We carried out a sensitivity analysis to test the effect of using alternative values for 15 of the variable inputs. These variables were either used to construct other variables or used directly in the analysis. The sensitivity analysis was meant to assess the stability of our results when using a range of possible input values, provide a range of likely outcomes as a simple form of uncertainty and variability analysis, and identify which inputs are most influential in determining the outcomes. The range of values included for each tested variable depended on the type of information available on the probability distribution for each variable (see web extra table 8). When the data were available, we used the mean and standard deviation to create a normal distribution. If data were not available or the source of data did not include information from distribution variables, we used triangular distributions. If it was possible to select a minimum and maximum from the data or to compare the results of different datasets, we chose a triangular distribution with a maximum and minimum based on the data. For input variables without any other information than the mean, we assumed the triangular distribution with minimum and maximum values to be 50% around the mean value. This uncertainty range was chosen to avoid underestimation of the uncertainty. We identified input variables of highest importance by calculating rank order correlations between each variable and the model outcome. A tornado plot illustrated the effect of uncertainty, which shows the effect on the overall results in the model of varying each input variable individually.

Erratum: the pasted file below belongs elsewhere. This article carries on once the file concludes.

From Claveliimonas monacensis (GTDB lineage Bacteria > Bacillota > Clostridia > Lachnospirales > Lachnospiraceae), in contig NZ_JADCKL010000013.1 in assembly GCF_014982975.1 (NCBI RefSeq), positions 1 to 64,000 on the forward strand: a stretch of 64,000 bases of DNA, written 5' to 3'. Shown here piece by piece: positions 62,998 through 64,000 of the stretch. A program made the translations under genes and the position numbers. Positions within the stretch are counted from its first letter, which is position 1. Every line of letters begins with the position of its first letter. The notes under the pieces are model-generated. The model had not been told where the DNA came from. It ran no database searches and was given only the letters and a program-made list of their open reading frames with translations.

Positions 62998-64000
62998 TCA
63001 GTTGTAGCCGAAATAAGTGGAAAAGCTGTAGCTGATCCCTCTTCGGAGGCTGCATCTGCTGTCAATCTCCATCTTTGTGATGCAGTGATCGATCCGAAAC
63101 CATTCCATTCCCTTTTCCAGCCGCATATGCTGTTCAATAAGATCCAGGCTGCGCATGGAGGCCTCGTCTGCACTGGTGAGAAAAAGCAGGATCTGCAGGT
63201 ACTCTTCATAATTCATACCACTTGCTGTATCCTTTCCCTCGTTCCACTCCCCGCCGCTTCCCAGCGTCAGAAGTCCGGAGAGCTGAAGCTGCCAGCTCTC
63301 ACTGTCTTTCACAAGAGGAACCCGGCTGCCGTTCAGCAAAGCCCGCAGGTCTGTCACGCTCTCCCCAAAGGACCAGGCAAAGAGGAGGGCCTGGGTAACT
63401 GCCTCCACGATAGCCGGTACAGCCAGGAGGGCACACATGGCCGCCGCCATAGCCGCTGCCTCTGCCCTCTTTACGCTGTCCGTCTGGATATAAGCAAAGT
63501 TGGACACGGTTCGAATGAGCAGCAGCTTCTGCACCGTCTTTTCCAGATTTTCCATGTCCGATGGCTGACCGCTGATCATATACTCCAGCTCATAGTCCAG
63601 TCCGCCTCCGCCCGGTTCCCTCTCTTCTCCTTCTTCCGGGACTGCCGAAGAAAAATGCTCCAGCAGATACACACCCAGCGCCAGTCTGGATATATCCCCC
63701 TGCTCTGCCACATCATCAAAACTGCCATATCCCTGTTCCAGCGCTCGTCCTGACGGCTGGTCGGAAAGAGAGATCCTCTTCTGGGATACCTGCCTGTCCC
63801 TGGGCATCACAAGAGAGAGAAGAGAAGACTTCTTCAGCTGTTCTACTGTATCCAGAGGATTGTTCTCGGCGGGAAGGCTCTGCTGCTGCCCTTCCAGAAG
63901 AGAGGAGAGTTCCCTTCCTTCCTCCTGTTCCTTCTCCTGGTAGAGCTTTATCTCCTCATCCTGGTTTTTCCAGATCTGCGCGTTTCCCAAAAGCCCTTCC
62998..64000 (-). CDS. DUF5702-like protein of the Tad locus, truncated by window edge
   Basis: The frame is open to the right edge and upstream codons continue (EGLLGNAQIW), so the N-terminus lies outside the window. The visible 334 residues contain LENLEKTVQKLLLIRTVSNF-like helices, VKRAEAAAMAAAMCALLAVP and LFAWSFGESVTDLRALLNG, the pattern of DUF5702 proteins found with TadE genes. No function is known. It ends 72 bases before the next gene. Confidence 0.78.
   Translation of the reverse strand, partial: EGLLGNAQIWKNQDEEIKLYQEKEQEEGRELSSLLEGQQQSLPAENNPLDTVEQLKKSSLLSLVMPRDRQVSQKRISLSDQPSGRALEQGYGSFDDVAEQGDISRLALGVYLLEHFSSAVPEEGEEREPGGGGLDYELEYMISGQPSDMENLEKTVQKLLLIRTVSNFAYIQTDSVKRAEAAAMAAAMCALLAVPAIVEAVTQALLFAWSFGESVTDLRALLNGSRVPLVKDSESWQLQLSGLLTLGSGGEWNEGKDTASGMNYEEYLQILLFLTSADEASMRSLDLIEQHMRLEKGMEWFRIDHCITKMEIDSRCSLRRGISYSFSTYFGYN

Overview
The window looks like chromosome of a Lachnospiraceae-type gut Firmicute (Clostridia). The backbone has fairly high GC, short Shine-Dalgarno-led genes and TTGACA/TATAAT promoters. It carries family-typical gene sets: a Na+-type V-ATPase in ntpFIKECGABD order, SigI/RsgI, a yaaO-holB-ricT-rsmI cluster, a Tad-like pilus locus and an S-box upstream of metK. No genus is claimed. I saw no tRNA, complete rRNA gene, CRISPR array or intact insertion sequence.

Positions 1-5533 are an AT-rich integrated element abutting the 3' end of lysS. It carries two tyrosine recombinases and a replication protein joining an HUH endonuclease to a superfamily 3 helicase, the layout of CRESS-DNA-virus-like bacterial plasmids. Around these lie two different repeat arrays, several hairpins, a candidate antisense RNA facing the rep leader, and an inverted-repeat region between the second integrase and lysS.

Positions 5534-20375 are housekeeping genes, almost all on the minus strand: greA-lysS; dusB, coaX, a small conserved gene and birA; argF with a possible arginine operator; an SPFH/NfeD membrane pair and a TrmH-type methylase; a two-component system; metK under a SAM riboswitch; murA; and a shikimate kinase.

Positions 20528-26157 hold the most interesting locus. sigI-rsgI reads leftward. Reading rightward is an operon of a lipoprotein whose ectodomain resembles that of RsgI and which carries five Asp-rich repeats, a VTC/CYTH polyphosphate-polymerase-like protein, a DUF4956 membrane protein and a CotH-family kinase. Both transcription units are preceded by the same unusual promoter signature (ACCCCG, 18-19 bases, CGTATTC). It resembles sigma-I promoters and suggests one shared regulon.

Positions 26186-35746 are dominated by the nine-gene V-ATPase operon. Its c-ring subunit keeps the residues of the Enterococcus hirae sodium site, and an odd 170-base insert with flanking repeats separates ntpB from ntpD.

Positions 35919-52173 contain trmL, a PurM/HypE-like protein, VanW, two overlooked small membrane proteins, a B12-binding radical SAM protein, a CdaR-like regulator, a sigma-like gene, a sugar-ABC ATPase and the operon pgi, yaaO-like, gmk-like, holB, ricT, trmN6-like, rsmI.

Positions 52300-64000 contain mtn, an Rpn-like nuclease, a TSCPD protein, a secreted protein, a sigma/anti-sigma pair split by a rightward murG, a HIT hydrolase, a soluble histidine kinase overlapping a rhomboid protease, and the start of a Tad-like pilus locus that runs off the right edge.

The estimated relative risk for all cause mortality associated with physical activity among the residents of Barcelona who travelled by bicycle (Bicing initiative) compared with by car was 0.80, resulting in an attributable fraction of 0.23 avoided deaths in the Bicing population who had shifted mode of transport from the car. An estimated 12.46 deaths were avoided each year. The relative risk of all cause mortality related to the incremental inhalation of particulate matter less than 2.5 µm was 1.002. The corresponding mortality attributable fraction was 0.002, leading to an estimated 0.13 expected annual number of deaths from air pollution in the Bicing population. The relative risk of road traffic crashes for the Bicing population compared with car users was 1.0007, with an associated attributable fraction of 0.0007, resulting in 0.03 extra deaths per year from road traffic incidents in the Bicing population. As a result, 52.15 deaths would have been expected each year, but because cycling was used as a typical means of transport, the number of annual deaths was reduced by 12.28 to 39.87 (table 22).